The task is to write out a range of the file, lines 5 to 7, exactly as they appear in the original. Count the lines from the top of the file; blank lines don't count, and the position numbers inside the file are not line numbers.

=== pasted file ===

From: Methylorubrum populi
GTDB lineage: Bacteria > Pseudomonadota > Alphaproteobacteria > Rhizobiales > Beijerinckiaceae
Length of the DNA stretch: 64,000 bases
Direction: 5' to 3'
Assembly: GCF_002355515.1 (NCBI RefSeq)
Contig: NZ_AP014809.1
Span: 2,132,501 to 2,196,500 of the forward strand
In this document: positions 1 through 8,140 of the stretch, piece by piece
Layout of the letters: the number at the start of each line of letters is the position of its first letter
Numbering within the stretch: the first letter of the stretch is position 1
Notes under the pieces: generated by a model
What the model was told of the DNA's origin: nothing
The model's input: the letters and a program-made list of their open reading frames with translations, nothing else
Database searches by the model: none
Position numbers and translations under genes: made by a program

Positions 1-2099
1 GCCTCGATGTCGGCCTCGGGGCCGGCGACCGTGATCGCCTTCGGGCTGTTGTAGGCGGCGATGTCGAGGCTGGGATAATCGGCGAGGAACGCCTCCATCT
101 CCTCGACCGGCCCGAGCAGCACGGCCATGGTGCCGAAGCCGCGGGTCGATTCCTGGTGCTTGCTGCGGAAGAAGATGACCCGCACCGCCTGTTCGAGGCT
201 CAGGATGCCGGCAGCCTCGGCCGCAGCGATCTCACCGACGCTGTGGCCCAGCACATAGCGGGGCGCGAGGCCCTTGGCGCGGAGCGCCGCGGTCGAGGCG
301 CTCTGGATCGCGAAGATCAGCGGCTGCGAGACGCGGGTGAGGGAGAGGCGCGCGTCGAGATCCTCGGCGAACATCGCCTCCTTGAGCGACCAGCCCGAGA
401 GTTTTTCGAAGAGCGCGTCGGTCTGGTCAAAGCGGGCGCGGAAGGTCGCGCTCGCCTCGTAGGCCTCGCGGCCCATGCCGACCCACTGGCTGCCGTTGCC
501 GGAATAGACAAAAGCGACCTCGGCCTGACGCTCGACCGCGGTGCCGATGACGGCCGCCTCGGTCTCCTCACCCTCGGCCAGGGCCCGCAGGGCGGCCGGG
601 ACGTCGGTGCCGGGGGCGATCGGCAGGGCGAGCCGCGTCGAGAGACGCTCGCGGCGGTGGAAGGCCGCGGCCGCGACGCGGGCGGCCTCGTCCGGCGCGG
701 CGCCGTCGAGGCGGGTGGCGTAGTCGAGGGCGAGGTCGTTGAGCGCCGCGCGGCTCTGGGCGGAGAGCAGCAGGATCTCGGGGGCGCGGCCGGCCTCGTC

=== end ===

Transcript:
Assembly: GCF_002355515.1 (NCBI RefSeq)
Contig: NZ_AP014809.1
Span: 2,132,501 to 2,196,500 of the forward strand